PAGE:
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Beginner

Queueing configuration question/problem

We are seeing the latency of our AF31 class traffic increase by ~30ms when the WAN circuit is saturated.  We are using a carrier MPLS service offering with Custom Queueing on the CE router which is Cisco.  We only see this symtom with one carrier and not another so we are suspecting there are some differances in how they configure the queuing.

The carrier we see this issue with has:

random-detect dscp 26   720   960   10

while the other leaves this at the default.  Could this larger queue depth be part of the problem?  Since the Custom Queue for AF31 has plenty of reserved bandwidth when the circuit is max out, it does not make sense why the router would be needed to queue up the AF31 traffic and add latency.

Any ideas?

Brian Holmes
Verizon
12 REPLIES 12
Rising star

Re: Queueing configuration question/problem

Hi,

A larger queue-limit will certainely increase latency when congestion occurs on the WAN. If I observed latency increase on the WAN, I would definately decrease the number of packets in the queue depth of the custom queue.

The default queue depth is normally measured based on the availble memory resources of the router to be allocate for each queue. If it provide good result with the default queue-depth, I wouldnt recommend altering this value unless on Special WAN interfaces where its documented to decreae the queue-limt without increasing it.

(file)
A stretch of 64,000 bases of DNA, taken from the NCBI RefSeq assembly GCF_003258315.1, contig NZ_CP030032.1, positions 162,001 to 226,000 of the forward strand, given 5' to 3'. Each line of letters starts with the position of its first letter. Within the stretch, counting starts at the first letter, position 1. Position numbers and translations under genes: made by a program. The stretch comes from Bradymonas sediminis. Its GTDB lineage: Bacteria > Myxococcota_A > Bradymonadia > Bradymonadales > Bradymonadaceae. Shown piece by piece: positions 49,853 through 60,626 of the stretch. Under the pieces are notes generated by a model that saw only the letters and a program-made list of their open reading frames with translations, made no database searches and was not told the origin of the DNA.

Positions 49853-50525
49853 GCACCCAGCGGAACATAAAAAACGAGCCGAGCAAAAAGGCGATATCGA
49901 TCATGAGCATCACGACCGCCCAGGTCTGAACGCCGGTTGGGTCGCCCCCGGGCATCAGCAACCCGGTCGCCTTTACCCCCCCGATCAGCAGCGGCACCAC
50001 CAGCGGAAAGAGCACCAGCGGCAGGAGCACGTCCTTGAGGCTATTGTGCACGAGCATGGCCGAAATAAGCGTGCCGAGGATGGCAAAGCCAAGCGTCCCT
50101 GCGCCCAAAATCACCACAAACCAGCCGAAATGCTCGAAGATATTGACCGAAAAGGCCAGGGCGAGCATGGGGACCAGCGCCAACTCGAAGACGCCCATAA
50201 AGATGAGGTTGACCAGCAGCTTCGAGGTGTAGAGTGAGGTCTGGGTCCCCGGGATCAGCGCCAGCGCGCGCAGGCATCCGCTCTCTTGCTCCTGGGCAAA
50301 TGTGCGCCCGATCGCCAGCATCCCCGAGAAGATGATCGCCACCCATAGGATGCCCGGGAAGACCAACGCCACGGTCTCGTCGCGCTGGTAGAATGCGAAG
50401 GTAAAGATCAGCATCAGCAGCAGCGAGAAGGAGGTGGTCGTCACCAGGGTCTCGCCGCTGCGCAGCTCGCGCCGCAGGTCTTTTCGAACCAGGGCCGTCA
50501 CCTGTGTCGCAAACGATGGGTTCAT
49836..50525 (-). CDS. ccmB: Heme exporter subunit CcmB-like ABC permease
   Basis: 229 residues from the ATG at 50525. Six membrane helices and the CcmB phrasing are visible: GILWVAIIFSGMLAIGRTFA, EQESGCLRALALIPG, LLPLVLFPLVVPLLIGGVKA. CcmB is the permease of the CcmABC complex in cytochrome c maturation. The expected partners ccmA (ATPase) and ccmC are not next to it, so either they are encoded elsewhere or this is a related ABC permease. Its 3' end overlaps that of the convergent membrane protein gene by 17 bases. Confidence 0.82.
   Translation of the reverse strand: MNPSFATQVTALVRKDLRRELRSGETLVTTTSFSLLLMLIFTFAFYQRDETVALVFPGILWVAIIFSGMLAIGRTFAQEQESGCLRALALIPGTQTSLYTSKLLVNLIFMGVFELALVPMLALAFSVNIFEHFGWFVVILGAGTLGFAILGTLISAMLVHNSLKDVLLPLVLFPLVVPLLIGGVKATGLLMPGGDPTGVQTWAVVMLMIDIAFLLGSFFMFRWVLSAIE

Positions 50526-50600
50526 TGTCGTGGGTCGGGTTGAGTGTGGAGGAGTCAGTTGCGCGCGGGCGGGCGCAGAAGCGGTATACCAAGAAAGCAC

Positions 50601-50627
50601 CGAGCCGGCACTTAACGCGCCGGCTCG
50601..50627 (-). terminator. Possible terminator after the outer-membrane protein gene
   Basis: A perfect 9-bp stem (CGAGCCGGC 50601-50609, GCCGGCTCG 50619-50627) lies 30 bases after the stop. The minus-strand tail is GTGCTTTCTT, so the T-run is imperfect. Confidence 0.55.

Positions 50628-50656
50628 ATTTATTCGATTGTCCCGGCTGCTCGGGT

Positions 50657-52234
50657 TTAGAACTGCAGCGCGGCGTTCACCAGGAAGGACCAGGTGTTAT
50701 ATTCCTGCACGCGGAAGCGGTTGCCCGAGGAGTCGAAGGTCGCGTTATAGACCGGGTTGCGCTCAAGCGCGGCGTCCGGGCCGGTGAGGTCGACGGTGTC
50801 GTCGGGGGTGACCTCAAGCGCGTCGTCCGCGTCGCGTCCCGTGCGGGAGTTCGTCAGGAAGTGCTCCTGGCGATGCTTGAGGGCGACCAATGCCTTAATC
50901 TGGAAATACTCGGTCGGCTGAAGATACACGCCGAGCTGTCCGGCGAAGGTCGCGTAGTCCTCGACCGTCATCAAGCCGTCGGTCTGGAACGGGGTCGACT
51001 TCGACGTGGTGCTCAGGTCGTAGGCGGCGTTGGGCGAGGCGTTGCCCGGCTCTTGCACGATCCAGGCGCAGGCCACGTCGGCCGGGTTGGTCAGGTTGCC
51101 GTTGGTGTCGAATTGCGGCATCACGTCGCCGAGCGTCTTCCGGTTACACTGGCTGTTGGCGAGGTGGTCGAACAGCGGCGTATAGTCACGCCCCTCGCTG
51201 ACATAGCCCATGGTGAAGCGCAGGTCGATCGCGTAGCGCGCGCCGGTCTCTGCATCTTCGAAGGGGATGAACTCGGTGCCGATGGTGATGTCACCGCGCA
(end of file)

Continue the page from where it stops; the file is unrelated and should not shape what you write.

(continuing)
HTH

Mohamed

VIP Expert

Re: Queueing configuration question/problem

Disclaimer

The Author of this posting   offers the information contained within this posting without   consideration and with the reader's understanding that there's no   implied or expressed suitability or fitness for any purpose.    Information provided is for informational purposes only and should not   be construed as rendering professional advice of any kind.  Usage of   this posting's information is solely at reader's own risk.

Liability Disclaimer

In   no event shall Author be liable for any damages whatsoever (including,   without limitation, damages for loss of use, data or profit) arising  out  of the use or inability to use the posting's information even if  Author  has been advised of the possibility of such damage.

Posting

There's insufficient information to offer much in the way of advice or suggestions.

Generally, if there's traffic based congestion, it often first forms at the most common bottlenecks, WAN cloud ingress or egress.

Sometimes WAN cloud vendor will define queues too deep so as to not drop any customer packets, although doing so can create excessive queuing delay.

Given RED drops starting at 720 packets, at first glance, many might assume this is excessive, but since you didn't note the link's bandwidth, it may be just fine or even too shallow.

Beginner

Re: Queueing configuration question/problem

This is a 6Mb Multilink interface and the reserved bandwidth for AF31 is no where near exhausted even during circuit saturation.

The carrier is stating that WRED is being performed before the packets hit the custom queue which seems like the reverse of how things should be handled.

Sent from Cisco Technical Support iPhone App

Brian Holmes
Verizon
VIP Expert

Re: Queueing configuration question/problem

Disclaimer

The Author of this posting    offers the information contained within this posting without    consideration and with the reader's understanding that there's no    implied or expressed suitability or fitness for any purpose.     Information provided is for informational purposes only and should not    be construed as rendering professional advice of any kind.  Usage of    this posting's information is solely at reader's own risk.